But if the government is capable of forcing a company to hand over your private information, it also has the power to use that information against you. It knows with whom you’re having conversations and for how long. Corrupt government bureaucrats can now not only target you – and any person that opposes their agenda – but also that person’s friends and family. Suspicion by association.

I don’t trust the government to have that information at its disposal. Do you?

ADDING SOME IRONY: George Orwell’s “1984” was published 64 years ago today.

9 responses

  1. Cutter swore it wasn’t happening. Holder says it’s been going on for SEVEN years and Congresscritters were in the loop. Thoughts? Data mining is more effective for broader demographics with larger sample sets cross-referenced to landmarked events across trigger indices: a particular MSM article vs anew Media article, etc through any chronology. The Left has been boastful of how the ’14 and ’16 elections will unfold because of implied use of said mining resources.

    Hummingbird eggs are the fragile legacy of the great eagles Liberty once symbolized.

    This has to stop.

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  2. I don’t trust the government with anything. It’s full of bureaucrats; twisted, bizarre creatures resembling humans, but unable to comprehend the term “liberty”.

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    1. Can’t say I disagree, Jess. The bureaucracies have been infiltrated with “progressives” over the past several decades, principally because such a “career” is stable, pays very well, has great benefits and it’s almost impossible to screw up badly enough to get fired, but also because one is free to promote any cracked-pot, left-wing idiocy one cares to without any fear of retribution.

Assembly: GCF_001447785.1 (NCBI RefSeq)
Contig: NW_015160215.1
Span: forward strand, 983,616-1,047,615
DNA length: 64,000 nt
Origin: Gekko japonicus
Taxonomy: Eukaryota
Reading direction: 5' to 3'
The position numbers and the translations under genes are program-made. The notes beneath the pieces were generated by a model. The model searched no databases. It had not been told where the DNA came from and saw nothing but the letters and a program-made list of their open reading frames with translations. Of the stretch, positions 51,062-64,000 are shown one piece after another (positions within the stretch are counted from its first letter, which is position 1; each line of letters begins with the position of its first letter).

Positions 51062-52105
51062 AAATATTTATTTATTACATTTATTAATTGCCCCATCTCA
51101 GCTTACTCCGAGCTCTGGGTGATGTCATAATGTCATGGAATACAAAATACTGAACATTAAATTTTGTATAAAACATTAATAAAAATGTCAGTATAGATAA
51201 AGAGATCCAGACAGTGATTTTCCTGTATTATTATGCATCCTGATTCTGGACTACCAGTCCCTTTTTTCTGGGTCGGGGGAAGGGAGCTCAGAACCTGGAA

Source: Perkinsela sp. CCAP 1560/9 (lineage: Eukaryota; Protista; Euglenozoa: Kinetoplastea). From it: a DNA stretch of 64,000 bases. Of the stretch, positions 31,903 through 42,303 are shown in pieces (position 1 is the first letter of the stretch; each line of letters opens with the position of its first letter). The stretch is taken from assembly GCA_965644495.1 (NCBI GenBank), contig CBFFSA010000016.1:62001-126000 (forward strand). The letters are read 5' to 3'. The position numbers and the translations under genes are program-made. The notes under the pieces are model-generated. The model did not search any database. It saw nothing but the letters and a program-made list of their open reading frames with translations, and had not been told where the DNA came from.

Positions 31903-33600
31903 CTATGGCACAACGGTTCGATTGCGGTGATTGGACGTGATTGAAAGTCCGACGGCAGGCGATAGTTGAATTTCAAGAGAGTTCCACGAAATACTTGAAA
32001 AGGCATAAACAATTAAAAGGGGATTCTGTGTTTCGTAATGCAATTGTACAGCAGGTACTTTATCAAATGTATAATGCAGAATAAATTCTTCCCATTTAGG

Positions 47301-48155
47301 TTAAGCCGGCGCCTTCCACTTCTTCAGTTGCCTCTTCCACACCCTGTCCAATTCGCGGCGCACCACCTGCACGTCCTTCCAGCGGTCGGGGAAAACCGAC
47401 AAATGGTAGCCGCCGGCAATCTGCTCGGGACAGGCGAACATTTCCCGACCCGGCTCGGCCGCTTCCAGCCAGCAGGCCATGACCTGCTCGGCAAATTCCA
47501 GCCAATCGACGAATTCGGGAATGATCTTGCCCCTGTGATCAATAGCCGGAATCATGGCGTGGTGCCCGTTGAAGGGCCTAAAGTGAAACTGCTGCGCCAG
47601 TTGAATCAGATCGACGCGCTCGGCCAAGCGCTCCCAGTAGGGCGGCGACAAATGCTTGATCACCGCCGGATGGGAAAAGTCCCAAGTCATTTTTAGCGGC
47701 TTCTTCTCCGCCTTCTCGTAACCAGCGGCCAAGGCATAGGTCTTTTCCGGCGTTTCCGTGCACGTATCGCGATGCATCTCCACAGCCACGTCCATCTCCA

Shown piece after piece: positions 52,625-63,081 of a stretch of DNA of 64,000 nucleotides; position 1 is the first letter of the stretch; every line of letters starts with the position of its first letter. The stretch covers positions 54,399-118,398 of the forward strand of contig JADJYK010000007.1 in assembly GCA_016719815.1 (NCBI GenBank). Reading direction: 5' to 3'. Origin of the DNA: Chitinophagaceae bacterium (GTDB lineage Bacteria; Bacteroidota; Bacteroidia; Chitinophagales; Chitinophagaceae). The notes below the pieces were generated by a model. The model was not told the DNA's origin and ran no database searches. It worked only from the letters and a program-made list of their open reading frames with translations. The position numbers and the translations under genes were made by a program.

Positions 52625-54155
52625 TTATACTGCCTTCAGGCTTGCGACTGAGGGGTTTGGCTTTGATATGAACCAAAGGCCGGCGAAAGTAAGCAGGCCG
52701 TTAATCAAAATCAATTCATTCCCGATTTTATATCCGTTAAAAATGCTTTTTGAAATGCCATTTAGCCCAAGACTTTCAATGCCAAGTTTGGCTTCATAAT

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  3. You might get a kick out of this….. http://www.nysenate.gov/press-release/senate-passes-bill-making-harassment-police-officer-crime

    2nd Amendment – check
    4th Amendment – check
    1st Amendment – check

    What’s next?

    Reading 1984 at the moment – beware the Ministry of Truth, the Thought Police and the telescreen.

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    1. 10th amendment was gutted a long time ago. We have 6 more to go.

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    2. We have that one over here in Britain too. They probably ripped it off from us. It means that an officer can swear at me as much as he likes and it’s fine, but the moment I respond in kind, he’s got me. Very useful, to the wrong kind of officer.

      I honestly think that the left in your country are copying the playbook from the left (which means the three largest parties) in mine. They’re probably data mining over here too.

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  4. I suspect that every other telco has been served a similar order.

    And I think it is shameful that it took a British newspaper to break this story.

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  5. Check out my list at the bottom of this commentary for a real reality check:

    http://aroundotown.blogspot.com/2013/06/conspiracy-theorists-and-tin-foil-hat.html

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  6. […] of people have had their privacy compromised, and we knew nothing about it until this fiasco was made public by the Guardian a few days […]